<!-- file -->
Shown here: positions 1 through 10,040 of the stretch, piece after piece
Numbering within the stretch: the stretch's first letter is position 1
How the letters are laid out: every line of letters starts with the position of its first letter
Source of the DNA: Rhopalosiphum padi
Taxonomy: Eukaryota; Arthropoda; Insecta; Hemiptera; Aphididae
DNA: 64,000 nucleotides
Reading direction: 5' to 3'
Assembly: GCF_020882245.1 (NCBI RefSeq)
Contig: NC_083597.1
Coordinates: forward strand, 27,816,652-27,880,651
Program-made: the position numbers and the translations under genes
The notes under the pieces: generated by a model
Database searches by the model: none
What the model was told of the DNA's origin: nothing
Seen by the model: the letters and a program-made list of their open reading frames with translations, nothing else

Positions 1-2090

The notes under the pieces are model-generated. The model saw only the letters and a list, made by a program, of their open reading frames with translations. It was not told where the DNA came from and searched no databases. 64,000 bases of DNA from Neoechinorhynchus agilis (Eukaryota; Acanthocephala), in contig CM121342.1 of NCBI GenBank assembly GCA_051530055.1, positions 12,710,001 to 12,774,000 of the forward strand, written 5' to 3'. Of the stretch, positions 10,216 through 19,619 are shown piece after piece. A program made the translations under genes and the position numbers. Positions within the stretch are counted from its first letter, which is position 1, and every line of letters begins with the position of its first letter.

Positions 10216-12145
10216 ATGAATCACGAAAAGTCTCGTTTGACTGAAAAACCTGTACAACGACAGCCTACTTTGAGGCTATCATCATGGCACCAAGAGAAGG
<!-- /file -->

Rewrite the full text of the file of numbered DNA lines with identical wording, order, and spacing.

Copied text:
Shown here: positions 1 through 10,040 of the stretch, piece after piece
Numbering within the stretch: the stretch's first letter is position 1
How the letters are laid out: every line of letters starts with the position of its first letter
Source of the DNA: Rhopalosiphum padi
Taxonomy: Eukaryota; Arthropoda; Insecta; Hemiptera; Aphididae
DNA: 64,000 nucleotides
Reading direction: 5' to 3'
Assembly: GCF_020882245.1 (NCBI RefSeq)
Contig: NC_083597.1
Coordinates: forward strand, 27,816,652-27,880,651
Program-made: the position numbers and the translations under genes
The notes under the pieces: generated by a model
Database searches by the model: none
What the model was told of the DNA's origin: nothing
Seen by the model: the letters and a program-made list of their open reading frames with translations, nothing else

Positions 1-2090

The notes under the pieces are model-generated. The model saw only the letters and a list, made by a program, of their open reading frames with translations. It was not told where the DNA came from and searched no databases. 64,000 bases of DNA from Neoechinorhynchus agilis (Eukaryota; Acanthocephala), in contig CM121342.1 of NCBI GenBank assembly GCA_051530055.1, positions 12,710,001 to 12,774,000 of the forward strand, written 5' to 3'. Of the stretch, positions 10,216 through 19,619 are shown piece after piece. A program made the translations under genes and the position numbers. Positions within the stretch are counted from its first letter, which is position 1, and every line of letters begins with the position of its first letter.

Positions 10216-12145
10216 ATGAATCACGAAAAGTCTCGTTTGACTGAAAAACCTGTACAACGACAGCCTACTTTGAGGCTATCATCATGGCACCAAGAGAAGG